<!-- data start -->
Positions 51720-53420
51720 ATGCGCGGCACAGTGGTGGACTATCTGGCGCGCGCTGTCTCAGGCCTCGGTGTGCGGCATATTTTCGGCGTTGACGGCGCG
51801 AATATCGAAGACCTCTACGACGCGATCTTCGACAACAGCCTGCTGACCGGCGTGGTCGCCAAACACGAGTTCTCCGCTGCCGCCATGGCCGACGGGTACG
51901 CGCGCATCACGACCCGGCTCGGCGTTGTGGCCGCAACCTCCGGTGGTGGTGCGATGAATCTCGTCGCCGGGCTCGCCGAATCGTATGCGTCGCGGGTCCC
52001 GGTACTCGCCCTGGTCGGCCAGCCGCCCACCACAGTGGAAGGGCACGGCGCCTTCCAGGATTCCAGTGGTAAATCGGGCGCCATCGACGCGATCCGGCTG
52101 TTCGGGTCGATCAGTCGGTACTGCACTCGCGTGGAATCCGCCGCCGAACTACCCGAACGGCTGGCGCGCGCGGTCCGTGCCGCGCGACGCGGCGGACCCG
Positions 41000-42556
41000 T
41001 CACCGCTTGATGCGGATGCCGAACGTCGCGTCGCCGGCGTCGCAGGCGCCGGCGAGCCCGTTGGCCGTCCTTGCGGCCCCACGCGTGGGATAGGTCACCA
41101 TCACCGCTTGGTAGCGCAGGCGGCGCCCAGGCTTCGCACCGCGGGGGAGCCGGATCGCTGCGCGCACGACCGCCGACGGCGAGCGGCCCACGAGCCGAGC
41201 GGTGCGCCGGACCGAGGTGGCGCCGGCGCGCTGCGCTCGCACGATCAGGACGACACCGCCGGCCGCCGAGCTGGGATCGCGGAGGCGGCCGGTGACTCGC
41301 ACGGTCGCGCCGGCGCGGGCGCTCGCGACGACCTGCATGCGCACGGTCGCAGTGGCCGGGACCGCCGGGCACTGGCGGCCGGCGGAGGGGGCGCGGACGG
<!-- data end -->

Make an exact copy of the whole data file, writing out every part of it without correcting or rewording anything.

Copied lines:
Positions 51720-53420
51720 ATGCGCGGCACAGTGGTGGACTATCTGGCGCGCGCTGTCTCAGGCCTCGGTGTGCGGCATATTTTCGGCGTTGACGGCGCG
51801 AATATCGAAGACCTCTACGACGCGATCTTCGACAACAGCCTGCTGACCGGCGTGGTCGCCAAACACGAGTTCTCCGCTGCCGCCATGGCCGACGGGTACG
51901 CGCGCATCACGACCCGGCTCGGCGTTGTGGCCGCAACCTCCGGTGGTGGTGCGATGAATCTCGTCGCCGGGCTCGCCGAATCGTATGCGTCGCGGGTCCC
52001 GGTACTCGCCCTGGTCGGCCAGCCGCCCACCACAGTGGAAGGGCACGGCGCCTTCCAGGATTCCAGTGGTAAATCGGGCGCCATCGACGCGATCCGGCTG
52101 TTCGGGTCGATCAGTCGGTACTGCACTCGCGTGGAATCCGCCGCCGAACTACCCGAACGGCTGGCGCGCGCGGTCCGTGCCGCGCGACGCGGCGGACCCG
Positions 41000-42556
41000 T
41001 CACCGCTTGATGCGGATGCCGAACGTCGCGTCGCCGGCGTCGCAGGCGCCGGCGAGCCCGTTGGCCGTCCTTGCGGCCCCACGCGTGGGATAGGTCACCA
41101 TCACCGCTTGGTAGCGCAGGCGGCGCCCAGGCTTCGCACCGCGGGGGAGCCGGATCGCTGCGCGCACGACCGCCGACGGCGAGCGGCCCACGAGCCGAGC
41201 GGTGCGCCGGACCGAGGTGGCGCCGGCGCGCTGCGCTCGCACGATCAGGACGACACCGCCGGCCGCCGAGCTGGGATCGCGGAGGCGGCCGGTGACTCGC
41301 ACGGTCGCGCCGGCGCGGGCGCTCGCGACGACCTGCATGCGCACGGTCGCAGTGGCCGGGACCGCCGGGCACTGGCGGCCGGCGGAGGGGGCGCGGACGG